Study may offer insights into future changes to biological communities
New research suggests mass extinctions have predictable outcomes for animal distributions, and could potentially guide our modern conservation efforts.
International scientists found that mass extinctions in the late Permian to early Jurassic periods, were followed by periods of low diversity, in which certain new species dominated large parts of the supercontinent, Pangaea.
The findings have been published in Nature Communications.
It has previously been thought that mass extinctions create ‘disaster faunas’, but studies had been rare and limited in scope.
Researchers involved in the present study looked at long-term changes in biodiversity in Pangaea. They analysed nearly 900 animal species between 260 million and 175 million years ago. The period saw two mass extinctions and the origin of dinosaurs and many modern vertebrate groups.
The end-Permian extinction wiped out many groups that dominated life on land and allowed new groups to evolve. This included the earliest dinosaurs, crocodiles and relatives of mammals and lizards. The end-Triassic extinction then wiped out many major groups, which helped to ‘set the stage’ for dinosaurs to take over.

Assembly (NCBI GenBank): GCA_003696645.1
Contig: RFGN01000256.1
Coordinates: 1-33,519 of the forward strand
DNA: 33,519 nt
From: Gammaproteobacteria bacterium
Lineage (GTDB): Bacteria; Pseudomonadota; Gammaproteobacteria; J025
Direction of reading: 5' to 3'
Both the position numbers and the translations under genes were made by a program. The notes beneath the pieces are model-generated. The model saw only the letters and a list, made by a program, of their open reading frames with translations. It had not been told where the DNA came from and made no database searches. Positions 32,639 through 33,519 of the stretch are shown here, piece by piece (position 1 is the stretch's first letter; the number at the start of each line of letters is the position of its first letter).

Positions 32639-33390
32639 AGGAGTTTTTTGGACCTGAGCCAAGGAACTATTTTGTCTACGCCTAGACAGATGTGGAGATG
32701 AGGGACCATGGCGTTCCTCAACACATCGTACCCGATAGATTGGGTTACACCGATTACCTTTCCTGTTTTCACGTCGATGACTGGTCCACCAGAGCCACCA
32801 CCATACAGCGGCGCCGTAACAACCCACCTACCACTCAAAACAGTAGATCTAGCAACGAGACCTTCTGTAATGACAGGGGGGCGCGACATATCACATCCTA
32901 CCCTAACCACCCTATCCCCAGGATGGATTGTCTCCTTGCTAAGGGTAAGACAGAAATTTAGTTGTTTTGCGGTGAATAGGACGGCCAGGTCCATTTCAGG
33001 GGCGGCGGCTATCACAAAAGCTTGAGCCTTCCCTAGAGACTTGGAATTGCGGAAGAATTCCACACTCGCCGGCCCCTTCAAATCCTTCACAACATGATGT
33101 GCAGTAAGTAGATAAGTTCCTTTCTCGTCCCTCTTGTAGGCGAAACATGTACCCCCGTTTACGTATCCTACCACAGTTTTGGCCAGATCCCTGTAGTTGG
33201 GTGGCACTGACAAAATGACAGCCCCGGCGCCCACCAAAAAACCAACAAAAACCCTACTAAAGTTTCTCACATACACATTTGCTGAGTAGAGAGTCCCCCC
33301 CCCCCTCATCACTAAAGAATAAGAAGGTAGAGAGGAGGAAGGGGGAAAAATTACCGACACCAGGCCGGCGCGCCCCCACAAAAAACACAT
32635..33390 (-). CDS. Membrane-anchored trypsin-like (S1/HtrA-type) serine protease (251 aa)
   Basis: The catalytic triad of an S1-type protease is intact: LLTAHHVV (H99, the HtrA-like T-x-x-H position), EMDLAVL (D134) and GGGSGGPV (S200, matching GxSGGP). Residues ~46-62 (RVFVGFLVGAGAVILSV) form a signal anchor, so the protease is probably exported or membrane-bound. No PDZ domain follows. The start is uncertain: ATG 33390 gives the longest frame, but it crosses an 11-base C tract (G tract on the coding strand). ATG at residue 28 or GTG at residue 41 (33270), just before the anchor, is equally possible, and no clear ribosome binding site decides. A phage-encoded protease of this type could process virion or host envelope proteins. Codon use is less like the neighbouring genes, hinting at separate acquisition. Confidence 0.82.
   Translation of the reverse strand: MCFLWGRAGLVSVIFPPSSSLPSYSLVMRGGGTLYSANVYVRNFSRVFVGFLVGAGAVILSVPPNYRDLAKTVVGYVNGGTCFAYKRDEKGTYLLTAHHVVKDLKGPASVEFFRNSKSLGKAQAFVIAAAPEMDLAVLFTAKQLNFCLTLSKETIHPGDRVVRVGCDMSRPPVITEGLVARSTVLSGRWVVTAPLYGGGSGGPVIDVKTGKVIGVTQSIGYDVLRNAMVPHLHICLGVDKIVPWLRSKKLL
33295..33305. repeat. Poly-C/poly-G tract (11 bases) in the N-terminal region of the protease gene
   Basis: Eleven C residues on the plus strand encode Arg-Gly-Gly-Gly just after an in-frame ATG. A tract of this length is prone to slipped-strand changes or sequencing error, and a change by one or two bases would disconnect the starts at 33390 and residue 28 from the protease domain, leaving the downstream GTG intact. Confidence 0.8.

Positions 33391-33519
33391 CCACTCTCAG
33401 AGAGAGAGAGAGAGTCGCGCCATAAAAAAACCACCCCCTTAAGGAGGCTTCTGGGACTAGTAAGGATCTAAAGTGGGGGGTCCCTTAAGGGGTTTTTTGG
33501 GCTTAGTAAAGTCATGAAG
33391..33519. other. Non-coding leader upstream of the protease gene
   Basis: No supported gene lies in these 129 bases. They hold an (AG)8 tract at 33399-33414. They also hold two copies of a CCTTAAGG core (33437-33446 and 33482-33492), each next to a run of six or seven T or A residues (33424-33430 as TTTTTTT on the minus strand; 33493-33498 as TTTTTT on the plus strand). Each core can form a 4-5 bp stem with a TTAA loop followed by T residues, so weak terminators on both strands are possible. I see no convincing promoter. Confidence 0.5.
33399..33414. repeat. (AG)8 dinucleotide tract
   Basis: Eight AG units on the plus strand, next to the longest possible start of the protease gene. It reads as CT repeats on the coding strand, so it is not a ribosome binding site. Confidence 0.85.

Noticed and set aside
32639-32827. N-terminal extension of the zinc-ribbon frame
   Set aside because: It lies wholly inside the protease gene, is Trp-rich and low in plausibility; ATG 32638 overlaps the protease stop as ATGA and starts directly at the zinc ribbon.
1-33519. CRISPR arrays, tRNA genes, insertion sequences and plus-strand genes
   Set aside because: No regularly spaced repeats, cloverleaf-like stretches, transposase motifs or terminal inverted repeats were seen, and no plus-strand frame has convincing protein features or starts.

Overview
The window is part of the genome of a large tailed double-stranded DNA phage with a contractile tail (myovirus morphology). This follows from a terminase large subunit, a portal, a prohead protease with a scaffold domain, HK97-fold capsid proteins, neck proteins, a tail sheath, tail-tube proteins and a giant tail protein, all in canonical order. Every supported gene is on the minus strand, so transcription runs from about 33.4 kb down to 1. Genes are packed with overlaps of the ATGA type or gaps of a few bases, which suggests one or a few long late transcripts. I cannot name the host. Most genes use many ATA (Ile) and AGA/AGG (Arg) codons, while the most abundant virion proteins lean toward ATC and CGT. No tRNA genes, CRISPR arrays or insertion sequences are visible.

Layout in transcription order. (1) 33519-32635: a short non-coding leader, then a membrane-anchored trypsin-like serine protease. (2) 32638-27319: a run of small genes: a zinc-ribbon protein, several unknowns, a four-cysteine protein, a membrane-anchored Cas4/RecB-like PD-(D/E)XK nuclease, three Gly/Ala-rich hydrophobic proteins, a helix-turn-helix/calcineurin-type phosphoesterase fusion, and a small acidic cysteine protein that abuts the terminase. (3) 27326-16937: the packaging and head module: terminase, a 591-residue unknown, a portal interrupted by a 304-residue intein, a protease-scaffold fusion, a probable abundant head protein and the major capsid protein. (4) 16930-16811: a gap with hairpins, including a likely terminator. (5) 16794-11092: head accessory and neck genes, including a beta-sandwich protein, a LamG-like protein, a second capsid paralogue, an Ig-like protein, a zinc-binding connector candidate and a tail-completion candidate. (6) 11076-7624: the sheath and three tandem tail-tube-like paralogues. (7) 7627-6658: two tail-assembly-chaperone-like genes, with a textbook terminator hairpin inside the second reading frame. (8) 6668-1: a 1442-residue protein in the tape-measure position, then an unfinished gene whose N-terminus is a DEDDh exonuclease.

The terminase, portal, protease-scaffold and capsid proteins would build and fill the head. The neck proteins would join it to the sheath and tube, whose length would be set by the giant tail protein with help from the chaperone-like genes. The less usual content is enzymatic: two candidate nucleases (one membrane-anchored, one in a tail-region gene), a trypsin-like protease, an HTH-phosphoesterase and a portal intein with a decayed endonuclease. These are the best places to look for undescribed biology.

David Button, of North Carolina State University, explained: “These results show that, after both mass extinctions, biological communities not only lost a large number of species, but also became dominated by widespread, newly-evolving species, leading to low diversity across the globe.
“These common patterns suggest that mass extinctions have predictable influences on animal distributions and may have the potential to guide modern conservation efforts.”
We are currently in the sixth mass extinction due to human activity. Already, there are concerns that global faunas are becoming more homogenous due to landscape simplification, rising temperatures and the introduction of exotic species. Researchers say their findings highlight another risk factor - ongoing biodiversity loss is expected to result in a ‘disaster fauna’ of more similar species worldwide.
Image © Victor O. Leshyk, website: victorleshyk.com